Budget airline weathers COVID storm
Revival in domestic travel and business diversification back low-cost carrier.
24 August 2020
As aircraft sit empty on runways around the world, budget carrier AirAsia – the continent’s biggest low-cost airline – has been broadening its horizons. Group CEO Tony Fernandes, who bought out the then struggling airline in 2001 with current chairman Kamarudin Meranun, said the carrier has extended its business interests and reskilled for a digital era.
Before the COVID-19 pandemic grounded almost all passenger air travel out of the city, Malaysia-headquartered AirAsia had 69 flights a week between Hong Kong and a range of Southeast Asian destinations.
During this unprecedented time in aviation, the airline has even managed to launch two new air routes in Thailand, Chiang Mai-Hua Hin and Udon Thani-Hua Hin, which reflect the demand for domestic tourism, the CEO added.
The past six months have been extremely challenging for airlines, how have you dealt with the collapse in travel demand?
It’s just been about survival, really. We went from 275 flights a day to zero, but now we’re back to flying in all our countries domestically up to about 70% capacity, and welcomed our first international medical charter flight from Medan into Penang this month. We’ve also been building up our logistics business, Teleport, and have started doing food delivery while airasia.com has evolved to do much more than just selling our flights. We’re even selling flights from our competitors on the website. We’re also building up hotel supply on the site and want it to be as strong as Expedia or Agoda.
We’ve additionally launched an official store selling inflight merchandise on [Southeast Asia’s leading e-commerce site] Shopee and launched a health app to help customers deal with stress and monitor their food intake and exercise levels.
What has been the biggest challenge for you over the past six months?
To try and keep everyone’s jobs. We have 24,000 staff and I’d never had to do a redundancy in 18 years. It was incredibly painful to let 1,000 staff go, as we did six months ago. I don’t want to make any more redundancies and would like to rehire whoever left us.
You recently said AirAsia could return to profitability in 2021. Do you still feel that way?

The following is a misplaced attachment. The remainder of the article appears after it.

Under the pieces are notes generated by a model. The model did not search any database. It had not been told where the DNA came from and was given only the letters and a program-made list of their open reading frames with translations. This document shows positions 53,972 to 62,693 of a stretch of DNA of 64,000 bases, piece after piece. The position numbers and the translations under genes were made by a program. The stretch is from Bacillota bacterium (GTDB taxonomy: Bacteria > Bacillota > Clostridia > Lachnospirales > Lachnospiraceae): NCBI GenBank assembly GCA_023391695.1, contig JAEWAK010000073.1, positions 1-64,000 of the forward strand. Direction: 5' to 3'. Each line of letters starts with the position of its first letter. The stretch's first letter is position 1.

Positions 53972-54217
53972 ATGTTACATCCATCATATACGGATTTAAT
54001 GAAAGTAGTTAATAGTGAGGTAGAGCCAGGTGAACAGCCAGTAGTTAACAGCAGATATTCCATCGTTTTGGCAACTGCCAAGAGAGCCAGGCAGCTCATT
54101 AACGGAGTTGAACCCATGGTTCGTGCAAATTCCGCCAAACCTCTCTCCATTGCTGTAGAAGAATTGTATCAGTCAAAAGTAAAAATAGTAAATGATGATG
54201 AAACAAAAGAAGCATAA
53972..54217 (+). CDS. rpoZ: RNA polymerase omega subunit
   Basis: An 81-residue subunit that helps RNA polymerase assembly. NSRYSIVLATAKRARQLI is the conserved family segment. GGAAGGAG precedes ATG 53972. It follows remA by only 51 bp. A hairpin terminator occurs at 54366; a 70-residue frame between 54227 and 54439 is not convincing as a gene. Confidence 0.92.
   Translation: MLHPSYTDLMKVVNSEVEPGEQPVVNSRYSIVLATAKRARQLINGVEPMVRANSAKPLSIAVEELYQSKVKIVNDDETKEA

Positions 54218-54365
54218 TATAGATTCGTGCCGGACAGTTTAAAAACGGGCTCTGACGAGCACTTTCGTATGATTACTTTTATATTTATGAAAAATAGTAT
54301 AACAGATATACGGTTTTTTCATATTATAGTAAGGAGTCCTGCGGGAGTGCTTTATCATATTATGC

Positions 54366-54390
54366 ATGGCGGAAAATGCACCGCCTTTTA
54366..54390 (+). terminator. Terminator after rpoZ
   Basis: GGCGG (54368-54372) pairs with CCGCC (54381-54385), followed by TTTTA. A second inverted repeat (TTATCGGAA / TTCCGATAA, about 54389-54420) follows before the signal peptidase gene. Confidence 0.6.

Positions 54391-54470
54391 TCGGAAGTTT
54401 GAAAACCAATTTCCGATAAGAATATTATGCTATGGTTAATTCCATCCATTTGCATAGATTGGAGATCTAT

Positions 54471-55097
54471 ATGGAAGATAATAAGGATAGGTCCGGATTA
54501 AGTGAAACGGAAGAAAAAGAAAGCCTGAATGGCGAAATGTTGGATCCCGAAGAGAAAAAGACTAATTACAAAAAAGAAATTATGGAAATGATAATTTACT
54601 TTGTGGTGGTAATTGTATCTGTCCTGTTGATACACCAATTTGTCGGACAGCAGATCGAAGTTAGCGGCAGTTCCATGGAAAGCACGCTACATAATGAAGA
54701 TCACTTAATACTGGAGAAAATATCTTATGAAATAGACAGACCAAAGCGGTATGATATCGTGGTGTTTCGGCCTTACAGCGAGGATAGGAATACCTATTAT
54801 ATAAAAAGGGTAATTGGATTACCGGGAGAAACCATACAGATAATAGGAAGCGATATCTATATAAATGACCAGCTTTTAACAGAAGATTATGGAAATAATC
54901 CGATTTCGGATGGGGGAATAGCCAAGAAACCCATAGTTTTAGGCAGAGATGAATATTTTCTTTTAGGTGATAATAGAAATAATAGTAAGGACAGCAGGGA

Yes, I do. I’m hoping next year that more borders will open and further international routes can resume. Last week was a big step as we resumed our first international flight from Kuala Lumpur to Singapore. Southeast Asia is much more conservative than Europe and there are pluses and minuses to that. In Europe, they are anxious to get things moving and you are seeing a lot of stopping and starting. I think the cautious approach we have in Asia might give us more of a longer-lasting solution, rather than having to deal with second, third or even fourth waves.
As an entrepreneur, you’ve survived many crises before. How does COVID-19 compare to previous crises?
This is on another level. I’ve been through a lot – volcanoes, tsunamis, earthquakes, SARS [Severe Acute Respiratory Syndrome], bird flu – but they are all generally isolated incidents or limited to a certain area. COVID is of course global. Creating demand when you can’t fly is tough but it gives us the chance to rationalise and rebuild. While it’s lasting longer than I thought, the virus won’t be around forever and we’ll come out of this stronger.
You are one of Asia’s most recognisable entrepreneurs. What are your proudest achievements?
I’m a pretty simple person. When I go into the airport, I love seeing people who never thought they could [afford to] fly headed off to visit their parents, or grandparents they’ve never met. But the biggest thing for me is creating jobs – we’ve democratised pilot roles and got kids who started out carrying bags for us flying planes.
Many people remain apprehensive about flying. How would you reassure them that it’s safe?
Perhaps the best way is to say that I’m flying, and even though I’m high risk, being over 55 and with previous heart issues, I feel safe. The air is filtered out every two to three minutes on a plane with HEPA [high-efficiency particulate air] filters and no-one has caught COVID on an aircraft up to this point. Not a single member of my crew of over 4,000 has caught it. At the beginning of the pandemic, they were flying to high-risk areas to pick up people in Iran and Italy, so it gives me a lot of confidence about flying.
Can the aviation industry ever to return to the state it was in pre-pandemic?
I think so – the world has been through two world wars, mega recessions and events like 9-11, after all. It will rebound, but it will take much longer than anything else. Business travel may change forever but while you can have as many Zoom calls as you want, nothing beats travelling to meet people face to face.
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